In comparison, the process of hot splicing uses vulcanization solutions which includes among various dissolved rubber compounds, various solvents, crosslinking chemical such as sulfur, peroxides and metal oxides, and vulcanization accelerators such as zinc oxides, 2-mercaptobenzothiazole or dithiocarbamates. The vulcanizing solution is applied to the rubber surface to be bonded and compressed with a vulcanization press at high pressure. And high temperature for more than an hour in some cases. The chemical reaction of rubber molecules, with the crosslinking chemicals, in the case of sulfur with formation of sulfur bridges, leads to the crosslinking of the rubber molecules. Additionally you have molecular interaction and diffusion process, which leads to a strong, a very stable cross-link, so that the belt can be put immediately under full load after cooling and reopening and dissembling the press.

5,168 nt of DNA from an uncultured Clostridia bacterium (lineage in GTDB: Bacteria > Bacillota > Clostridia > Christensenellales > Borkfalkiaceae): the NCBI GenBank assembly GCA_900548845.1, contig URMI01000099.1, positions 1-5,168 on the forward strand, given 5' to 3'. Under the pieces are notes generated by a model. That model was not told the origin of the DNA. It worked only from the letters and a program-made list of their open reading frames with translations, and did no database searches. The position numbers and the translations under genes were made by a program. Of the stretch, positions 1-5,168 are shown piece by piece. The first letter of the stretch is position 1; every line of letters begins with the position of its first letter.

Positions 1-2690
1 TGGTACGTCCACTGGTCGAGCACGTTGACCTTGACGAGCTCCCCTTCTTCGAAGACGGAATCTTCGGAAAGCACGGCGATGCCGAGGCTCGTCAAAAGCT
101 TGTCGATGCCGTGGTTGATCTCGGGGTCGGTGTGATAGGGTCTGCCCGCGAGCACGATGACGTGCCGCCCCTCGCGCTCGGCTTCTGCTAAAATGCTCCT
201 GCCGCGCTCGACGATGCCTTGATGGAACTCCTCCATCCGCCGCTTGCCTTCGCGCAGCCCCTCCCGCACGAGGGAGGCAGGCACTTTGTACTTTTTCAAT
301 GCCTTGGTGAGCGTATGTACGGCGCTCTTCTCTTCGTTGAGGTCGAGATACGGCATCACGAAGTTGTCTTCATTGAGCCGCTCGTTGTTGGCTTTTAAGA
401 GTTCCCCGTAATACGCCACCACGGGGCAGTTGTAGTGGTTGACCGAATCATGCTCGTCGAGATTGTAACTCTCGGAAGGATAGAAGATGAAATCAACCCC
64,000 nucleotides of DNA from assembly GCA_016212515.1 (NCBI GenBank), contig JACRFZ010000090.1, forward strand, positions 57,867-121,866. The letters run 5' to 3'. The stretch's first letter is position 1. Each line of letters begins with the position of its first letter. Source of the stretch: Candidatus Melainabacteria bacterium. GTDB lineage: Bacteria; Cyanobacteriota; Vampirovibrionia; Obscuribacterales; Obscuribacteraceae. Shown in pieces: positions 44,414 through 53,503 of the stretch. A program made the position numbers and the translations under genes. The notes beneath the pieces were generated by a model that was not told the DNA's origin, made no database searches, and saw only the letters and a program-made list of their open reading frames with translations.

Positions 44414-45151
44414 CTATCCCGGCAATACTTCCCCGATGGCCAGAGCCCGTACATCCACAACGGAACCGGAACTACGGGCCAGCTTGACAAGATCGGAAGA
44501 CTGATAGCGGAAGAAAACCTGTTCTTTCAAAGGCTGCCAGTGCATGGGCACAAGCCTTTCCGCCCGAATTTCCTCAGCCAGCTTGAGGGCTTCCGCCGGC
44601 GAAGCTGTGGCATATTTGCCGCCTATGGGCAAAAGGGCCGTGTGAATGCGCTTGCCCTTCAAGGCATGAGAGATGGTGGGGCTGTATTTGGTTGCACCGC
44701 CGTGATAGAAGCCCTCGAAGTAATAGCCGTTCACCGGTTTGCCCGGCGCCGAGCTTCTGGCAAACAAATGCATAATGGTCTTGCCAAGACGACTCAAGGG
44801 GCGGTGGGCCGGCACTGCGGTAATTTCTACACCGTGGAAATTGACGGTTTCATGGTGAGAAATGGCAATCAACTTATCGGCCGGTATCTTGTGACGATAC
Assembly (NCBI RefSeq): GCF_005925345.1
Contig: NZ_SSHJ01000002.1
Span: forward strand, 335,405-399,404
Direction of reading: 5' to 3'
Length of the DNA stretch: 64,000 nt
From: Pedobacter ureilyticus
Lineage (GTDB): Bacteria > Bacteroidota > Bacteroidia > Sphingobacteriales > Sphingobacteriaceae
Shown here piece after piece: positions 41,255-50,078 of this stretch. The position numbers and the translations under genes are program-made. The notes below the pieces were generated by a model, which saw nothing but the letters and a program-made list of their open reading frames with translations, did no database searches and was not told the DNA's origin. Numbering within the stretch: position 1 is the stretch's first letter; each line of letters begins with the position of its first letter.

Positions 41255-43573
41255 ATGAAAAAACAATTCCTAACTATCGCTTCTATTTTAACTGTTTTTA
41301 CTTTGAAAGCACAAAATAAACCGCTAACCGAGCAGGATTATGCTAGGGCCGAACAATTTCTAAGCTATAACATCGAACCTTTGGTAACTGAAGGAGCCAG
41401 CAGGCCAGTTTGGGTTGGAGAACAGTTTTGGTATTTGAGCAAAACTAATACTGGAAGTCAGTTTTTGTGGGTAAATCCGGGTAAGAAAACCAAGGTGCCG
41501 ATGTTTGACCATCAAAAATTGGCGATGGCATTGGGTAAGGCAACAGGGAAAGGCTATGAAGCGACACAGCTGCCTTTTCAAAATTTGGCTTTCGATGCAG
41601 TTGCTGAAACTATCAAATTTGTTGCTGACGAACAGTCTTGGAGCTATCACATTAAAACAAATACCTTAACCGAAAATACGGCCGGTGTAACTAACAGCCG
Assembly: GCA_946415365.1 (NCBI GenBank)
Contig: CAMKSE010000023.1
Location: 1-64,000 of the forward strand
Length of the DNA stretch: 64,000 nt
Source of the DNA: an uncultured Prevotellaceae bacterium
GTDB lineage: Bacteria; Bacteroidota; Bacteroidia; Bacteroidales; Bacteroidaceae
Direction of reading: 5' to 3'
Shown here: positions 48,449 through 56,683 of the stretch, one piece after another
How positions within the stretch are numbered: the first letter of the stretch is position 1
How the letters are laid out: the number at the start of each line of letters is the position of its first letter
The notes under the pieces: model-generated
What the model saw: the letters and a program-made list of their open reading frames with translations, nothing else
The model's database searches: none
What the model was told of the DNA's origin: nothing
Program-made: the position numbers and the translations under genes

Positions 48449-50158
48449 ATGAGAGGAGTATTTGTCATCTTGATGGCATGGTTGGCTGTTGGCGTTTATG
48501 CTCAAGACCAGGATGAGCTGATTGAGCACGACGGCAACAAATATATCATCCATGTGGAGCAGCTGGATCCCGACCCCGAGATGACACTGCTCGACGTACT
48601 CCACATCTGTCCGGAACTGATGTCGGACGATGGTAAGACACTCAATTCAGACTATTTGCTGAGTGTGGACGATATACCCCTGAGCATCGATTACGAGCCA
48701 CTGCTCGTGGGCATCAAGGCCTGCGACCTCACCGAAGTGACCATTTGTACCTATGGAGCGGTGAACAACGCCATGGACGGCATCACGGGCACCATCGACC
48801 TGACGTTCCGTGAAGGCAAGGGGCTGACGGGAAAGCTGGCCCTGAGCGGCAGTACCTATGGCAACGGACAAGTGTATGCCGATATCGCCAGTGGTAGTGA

But even in hot splicing the volatile and harmful solvents plus sometimes toxic vulcanization accelerator involved, leads to similar problems as in the case of cold splicing, even if less pronounced. Furthermore, as already pointed out by the former repliers, the vulcanization requires a high investment, higher technical effort and skill. But sometime this technology cannot be used, e.g. in case of bad accessibility in confined area, or with small tension travel/take-up of the conveyor.

    For the last few years I have made some static and dynamic tests to compare both: I can confirm that the static pull resistance of a cold splice is the same as a hot splice if done correctly on the same multiply rubber belt in the same manner, according to DIN 22102. But it is clear that if you make a dynamic test, even with a simple L-shaped bench as I have, the hot splice is the long lasting one. But again, even if cold splices are potentially less good than hot splices I think that the evolution will go toward bonding.